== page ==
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SPO 666 Week 5 Reflection

Hello everyone, welcome to week 6 of SPO600(Software Portability and Optimization) reflection and extra exploration blog! We have been learning assembly language for 5 weeks. This week we are going to talk about how C programs are built, compiled and optimized.

As a beginner of a C programmer, are you curious about how the source code becomes the binary executable file? We start from this today.

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// hello.c
#include <stdio.h>
int main(){
    printf("hello world!\n");
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We start from the simplest helloworld program which is the first program for every programmer.

If we want to compile this source code, what we need to in Linux system is:

$ gcc hello.c # compile
$ ./a.out # execute
hello world!
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It is super common for us to run a code, but is this process as simple as what we see above? The answer is No. Let's see what the gcc actually does during the compile period above.
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The gcc compiler will run through 5 steps, which are: preprocessing, compilation, optimization, assembly, and linking.

To show it more specifically, I want to provide another example.

// mymath.h
#ifndef MYMATH_H
#define MYMATH_H
int add(int a, int b)
int sum(int a, int b);

// mymath.c
int add(int a, int b){
    return a+b;
int sub(int a, int b){
    return a-b;

// test.c
#include <stdio.h>
int main(){
    int a = 2;
    int b = 3;
    int sum = add(a, b); 
    printf("a=%d, b=%d, a+b=%d\n", a, b, sum);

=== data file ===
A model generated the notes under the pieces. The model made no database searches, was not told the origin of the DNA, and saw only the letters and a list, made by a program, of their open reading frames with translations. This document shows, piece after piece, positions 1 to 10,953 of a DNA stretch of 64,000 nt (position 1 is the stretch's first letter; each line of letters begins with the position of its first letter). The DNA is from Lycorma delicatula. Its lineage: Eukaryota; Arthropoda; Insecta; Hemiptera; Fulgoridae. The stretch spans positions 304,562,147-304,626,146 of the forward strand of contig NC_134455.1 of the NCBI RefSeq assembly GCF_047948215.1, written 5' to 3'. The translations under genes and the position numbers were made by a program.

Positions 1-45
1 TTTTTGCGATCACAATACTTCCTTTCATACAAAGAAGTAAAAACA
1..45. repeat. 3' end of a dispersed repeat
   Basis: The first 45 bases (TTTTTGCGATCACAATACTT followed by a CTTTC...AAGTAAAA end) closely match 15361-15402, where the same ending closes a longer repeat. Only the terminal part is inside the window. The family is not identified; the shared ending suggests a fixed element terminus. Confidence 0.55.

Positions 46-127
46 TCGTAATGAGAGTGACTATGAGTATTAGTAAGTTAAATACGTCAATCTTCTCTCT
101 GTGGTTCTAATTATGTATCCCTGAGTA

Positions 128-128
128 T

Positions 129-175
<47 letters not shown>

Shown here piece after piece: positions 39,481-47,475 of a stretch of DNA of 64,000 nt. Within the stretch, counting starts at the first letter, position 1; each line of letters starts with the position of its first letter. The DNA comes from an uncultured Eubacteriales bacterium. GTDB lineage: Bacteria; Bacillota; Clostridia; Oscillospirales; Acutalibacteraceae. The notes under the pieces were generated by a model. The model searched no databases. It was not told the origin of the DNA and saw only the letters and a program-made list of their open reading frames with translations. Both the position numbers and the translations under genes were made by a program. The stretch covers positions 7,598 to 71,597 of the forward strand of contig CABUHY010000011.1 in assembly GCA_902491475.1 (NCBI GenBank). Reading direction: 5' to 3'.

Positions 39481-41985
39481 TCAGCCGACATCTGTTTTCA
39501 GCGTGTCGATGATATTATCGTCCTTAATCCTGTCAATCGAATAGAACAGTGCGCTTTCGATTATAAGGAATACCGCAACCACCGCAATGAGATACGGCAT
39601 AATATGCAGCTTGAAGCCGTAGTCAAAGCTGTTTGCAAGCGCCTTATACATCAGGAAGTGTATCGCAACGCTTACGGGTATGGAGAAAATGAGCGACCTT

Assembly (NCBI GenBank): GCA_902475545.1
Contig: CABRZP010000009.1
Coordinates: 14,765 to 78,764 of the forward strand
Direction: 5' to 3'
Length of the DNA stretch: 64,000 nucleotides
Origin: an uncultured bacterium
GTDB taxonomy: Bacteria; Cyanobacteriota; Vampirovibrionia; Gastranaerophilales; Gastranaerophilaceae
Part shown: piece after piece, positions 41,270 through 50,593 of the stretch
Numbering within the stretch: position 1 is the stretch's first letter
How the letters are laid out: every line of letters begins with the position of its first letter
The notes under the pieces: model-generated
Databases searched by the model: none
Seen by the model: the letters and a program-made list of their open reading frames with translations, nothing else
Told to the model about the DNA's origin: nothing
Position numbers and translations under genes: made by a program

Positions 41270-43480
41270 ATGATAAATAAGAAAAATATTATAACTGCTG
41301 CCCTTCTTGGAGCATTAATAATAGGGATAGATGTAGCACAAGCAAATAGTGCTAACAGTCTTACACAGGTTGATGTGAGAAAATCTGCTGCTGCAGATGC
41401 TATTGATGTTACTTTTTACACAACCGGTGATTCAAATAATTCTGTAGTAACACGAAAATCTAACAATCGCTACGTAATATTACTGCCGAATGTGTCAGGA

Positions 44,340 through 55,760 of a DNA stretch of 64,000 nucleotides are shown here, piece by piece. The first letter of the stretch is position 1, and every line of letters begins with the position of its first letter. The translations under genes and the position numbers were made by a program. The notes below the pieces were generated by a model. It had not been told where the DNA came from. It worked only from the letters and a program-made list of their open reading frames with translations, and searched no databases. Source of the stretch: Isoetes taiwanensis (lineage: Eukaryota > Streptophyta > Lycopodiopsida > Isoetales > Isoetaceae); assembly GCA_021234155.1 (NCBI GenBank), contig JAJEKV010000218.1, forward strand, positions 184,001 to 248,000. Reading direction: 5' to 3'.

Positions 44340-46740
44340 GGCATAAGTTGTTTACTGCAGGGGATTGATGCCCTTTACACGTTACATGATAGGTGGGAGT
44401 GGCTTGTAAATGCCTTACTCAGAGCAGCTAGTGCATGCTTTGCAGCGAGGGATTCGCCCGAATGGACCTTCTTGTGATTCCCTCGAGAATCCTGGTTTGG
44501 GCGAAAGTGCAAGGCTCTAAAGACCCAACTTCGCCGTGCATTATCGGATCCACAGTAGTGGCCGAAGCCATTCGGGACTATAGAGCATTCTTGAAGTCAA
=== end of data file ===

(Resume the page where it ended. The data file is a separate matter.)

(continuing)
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In this program, we simply created it to find the sum for 2 integers.


Preprocessing is going to replace the declaration of the header file with its content. After the processing, you will get a larger file. You can use the command below to preprocess the test.c

gcc -E -I./inc test.c -o test.i
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or use cpp command

$ cpp test.c -I./inc -o test.i
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-E in the above command is to exit when the preprocessing is completed.
-I is to determine the header file folder.
-o is to determine the name of the output file.
and the size of test.i is 17691B, for test.c is 146B.


The compilation in this part is to assemble the preprocessed code to the assembly code. You can use the code below:

$ gcc -S -I./inc test.c -o test.s
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The content of test.s is below

   .file   "test.c"
    .section    .rodata
    .string "a=%d, b=%d, a+b=%d\n"
    .globl  main
    .type   main, @function
    pushl   %ebp
    .cfi_def_cfa_offset 8
    .cfi_offset 5, -8
    movl    %esp, %ebp
    .cfi_def_cfa_register 5
    andl    $-16, %esp
    subl    $32, %esp
    movl    $2, 20(%esp)
    movl    $3, 24(%esp)
    movl    24(%esp), %eax
    movl    %eax, 4(%esp)
    movl    20(%esp), %eax
    movl    %eax, (%esp)
    call    add 
    movl    %eax, 28(%esp)
    movl    28(%esp), %eax
    movl    %eax, 12(%esp)
    movl    24(%esp), %eax
    movl    %eax, 8(%esp)
    movl    20(%esp), %eax
    movl    %eax, 4(%esp)
    movl    $.LC0, (%esp)
    call    printf
    .cfi_restore 5
    .cfi_def_cfa 4, 4
    .size   main, .-main
    .ident  "GCC: (Ubuntu 4.8.2-19ubuntu1) 4.8.2"
    .section    .note.GNU-stack,"",@progbits
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For all I know, I don't quite understand what the assembly code really does here. I will create another post for this if I figure it out.


Assemble is to convert the assembly code to the machine code. In this step, it will create a binary-format object file. You can use

gcc -c test.s -o test.o
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This step will create an object file for every source file.


Linking process will connect all the library files that the program needs to finally create an executable file(.exe).

Conclusion & my thought

According to the procedure above, we could see that the process is not like what we thought before, the procedure is not that simple for us. The compilation will go through 5 steps in order to create an executable file for us to access, we can not skip any single step from the pipeline above to compile a source code file successfully.
However, you don't need to worry too much because you can still use:

$ gcc hello.c # compile
$ ./a.out # execute 
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